For those of us who traveled to Denver for SC13, it’s now back to “normal” as the year in high performance computing begins its slow descent into relative silence before a fresh start in 2014.
Sitting down to plow through the plethora of new items to pluck for a top announcements article seemed impossible without first discussing some of the broader trends and themes—they beg to be heard. The hard news breakdown can be found here, but context is everything during a time of flux and each one of our newsy picks embodies at least one of these.
Outside of some of the vendors and organizations who had a great showing last week, there are a few topics and specific machines worth mentioning as topical “best in show” picks. Forgive the rare “personal pronouning” I’m about to do for once, but with so many great conversations with you all last week, it’s hard to leave those experiences out.
For now, we shall begin this thematic breakdown with the topic that you expected…but with some (possibly) unexpected details about its relative weight during the show…
Let me guess…you probably saw this topic at the top of the list and said, “well, of course”… While this might not be a surprise because of its meaning for the HPC community (in terms of research and commercially-driven technology development, funding drive, and competitive appeal), in some ways this topic wasn’t the star of the show.
Let’s just be honest here. Ever since China topped the Top 500 charts with what some in the U.S. are calling its “insurmountably” high performance system, the momentum and excitement around the “race” seems to have cooled. It’s hard to get excited about a dash to a finish line when there are thousands of yards between the runners.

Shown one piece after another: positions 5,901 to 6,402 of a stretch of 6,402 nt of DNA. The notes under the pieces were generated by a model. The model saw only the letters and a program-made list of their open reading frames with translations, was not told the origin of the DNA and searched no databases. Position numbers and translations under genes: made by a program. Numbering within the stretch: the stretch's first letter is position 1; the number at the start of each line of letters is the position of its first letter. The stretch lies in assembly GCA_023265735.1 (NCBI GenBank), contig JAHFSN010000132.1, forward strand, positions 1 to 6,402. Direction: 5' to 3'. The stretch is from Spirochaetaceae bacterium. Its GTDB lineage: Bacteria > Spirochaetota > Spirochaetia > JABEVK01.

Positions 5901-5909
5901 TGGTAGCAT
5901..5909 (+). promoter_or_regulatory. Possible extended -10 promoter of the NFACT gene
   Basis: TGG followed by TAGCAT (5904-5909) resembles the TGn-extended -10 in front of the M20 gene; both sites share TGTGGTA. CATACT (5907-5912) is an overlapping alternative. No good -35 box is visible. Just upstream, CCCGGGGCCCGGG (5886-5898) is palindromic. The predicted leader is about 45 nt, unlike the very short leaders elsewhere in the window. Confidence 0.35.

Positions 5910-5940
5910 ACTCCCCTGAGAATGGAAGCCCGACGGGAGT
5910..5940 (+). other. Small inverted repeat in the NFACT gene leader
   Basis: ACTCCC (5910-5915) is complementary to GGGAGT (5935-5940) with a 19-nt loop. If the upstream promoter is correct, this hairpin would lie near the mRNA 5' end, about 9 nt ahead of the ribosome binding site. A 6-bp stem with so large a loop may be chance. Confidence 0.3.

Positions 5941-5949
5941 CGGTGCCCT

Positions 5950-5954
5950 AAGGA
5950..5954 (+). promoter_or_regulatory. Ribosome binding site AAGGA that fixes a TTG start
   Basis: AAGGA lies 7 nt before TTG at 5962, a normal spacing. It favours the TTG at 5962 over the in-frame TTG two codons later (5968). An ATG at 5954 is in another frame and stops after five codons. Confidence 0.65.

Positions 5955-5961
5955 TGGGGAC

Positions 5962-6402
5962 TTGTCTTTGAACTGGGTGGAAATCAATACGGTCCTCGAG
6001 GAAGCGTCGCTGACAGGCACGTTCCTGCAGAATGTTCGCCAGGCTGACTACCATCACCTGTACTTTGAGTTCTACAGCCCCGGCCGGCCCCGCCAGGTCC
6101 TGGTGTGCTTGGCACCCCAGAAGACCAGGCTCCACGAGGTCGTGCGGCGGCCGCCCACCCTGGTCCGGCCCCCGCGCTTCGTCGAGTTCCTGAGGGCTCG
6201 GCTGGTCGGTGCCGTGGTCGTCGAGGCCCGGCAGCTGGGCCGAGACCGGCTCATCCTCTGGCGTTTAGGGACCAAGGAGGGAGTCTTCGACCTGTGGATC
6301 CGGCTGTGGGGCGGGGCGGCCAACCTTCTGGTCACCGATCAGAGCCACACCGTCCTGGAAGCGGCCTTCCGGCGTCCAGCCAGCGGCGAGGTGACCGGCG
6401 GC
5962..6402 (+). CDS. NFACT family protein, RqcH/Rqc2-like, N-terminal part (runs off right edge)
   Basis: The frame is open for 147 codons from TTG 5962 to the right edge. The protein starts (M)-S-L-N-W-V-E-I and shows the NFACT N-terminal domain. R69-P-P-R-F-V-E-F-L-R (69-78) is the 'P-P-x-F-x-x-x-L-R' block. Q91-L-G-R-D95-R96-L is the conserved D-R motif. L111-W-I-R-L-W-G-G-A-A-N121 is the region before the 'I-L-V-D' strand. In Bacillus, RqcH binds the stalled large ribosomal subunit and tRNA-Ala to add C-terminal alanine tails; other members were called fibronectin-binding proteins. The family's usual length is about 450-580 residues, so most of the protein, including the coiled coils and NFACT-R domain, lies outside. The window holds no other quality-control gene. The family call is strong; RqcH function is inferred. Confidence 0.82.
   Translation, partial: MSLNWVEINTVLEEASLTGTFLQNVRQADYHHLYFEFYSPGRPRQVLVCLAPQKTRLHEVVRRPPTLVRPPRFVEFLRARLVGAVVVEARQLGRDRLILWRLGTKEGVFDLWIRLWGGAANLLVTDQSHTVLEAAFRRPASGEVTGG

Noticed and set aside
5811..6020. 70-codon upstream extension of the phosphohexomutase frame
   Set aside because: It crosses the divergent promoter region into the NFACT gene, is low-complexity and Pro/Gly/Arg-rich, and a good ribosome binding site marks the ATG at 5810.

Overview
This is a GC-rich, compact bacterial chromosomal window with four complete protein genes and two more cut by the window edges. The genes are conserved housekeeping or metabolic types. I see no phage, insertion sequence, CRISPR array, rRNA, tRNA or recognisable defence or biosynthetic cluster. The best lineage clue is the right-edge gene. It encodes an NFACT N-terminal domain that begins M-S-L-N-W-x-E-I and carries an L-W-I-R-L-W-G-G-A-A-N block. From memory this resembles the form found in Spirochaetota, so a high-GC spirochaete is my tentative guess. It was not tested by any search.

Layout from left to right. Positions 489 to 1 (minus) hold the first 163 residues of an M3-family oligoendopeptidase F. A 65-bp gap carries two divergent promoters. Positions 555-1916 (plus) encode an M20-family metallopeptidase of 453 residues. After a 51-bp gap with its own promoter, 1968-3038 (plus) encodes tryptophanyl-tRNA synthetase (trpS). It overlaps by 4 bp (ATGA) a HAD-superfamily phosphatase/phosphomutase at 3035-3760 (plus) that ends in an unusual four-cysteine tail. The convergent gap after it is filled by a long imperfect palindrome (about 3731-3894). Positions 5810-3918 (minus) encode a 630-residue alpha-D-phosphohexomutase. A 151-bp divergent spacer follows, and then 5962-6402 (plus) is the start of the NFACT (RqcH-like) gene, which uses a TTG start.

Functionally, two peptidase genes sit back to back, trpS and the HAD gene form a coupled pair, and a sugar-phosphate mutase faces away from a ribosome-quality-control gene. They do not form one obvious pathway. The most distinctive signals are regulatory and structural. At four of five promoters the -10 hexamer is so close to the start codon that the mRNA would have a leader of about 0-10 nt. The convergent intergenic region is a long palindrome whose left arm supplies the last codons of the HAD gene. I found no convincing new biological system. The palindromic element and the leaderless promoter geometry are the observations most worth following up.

But it’s just a matter of timing and technology refreshes, say many. The introduction of some innovative processor, memory and interconnect technologies, especially around 2015, are set to breathe new life into the race, spawning a new set of runners and adding some major ripples into what appears, for now anyway, to be very still waters. In the meantime, it’s slow and steady toward the goal.
This topic of exascale on the U.S. front was not without its own news announcement, however. Early in the week we broke word of a new investment in exascale technologies, this time from the Department of Energy’s Office of Science and the National Nuclear Security Administration (NNSA). The organization awarded $25.4 million in R&D contracts to “accelerate the development of next-generation supercomputers.”
This new funding effort rests under the DoE’s “DesignForward” initiative, which is a follow-on to the wider exascale ambitions put forth by the FastForward project. As one might imagine, it involves a number of the “usual suspects” for this sort of project. AMD, Cray, IBM, Intel’s federal division, and NVIDIA are all going to “work to advance extreme-scale, on the path to exascale, computing technology that is vital to national security, scientific research, energy security and the nation’s economic competitiveness.”
The emphasis of the DesignForward contracts is on the development of interconnect technologies that are architected with energy efficiency, high bandwidth and I/O capabilities. According to project leaders, “Under the new contract, Intel will focus on interconnect architectures and implementation approaches, Cray on open network protocol standards, AMD on interconnect architectures and associated execution models, IBM on energy-efficient interconnect architectures and messaging models and NVIDIA on interconnect architectures for massively threaded processors.” They note that, “The vendors will collaborate with DOE’s Exascale Co-design Centers to determine how changes in the system architectures will affect how well the scientific applications perform.”
Notice the lack of urgency in the language there… “working to advance”… “on the path to exascale”… but after all, it’s the thought (and money) that counts, right? And there are many who are counting. Counting down to the reality, counting up the number of government dollars that have been pushed toward the efforts, and counting on the fact that the investments will be returned to the public following the sustained focus on supercomputing—some are even counting by twos to keep up with the continued push-back on the projected year.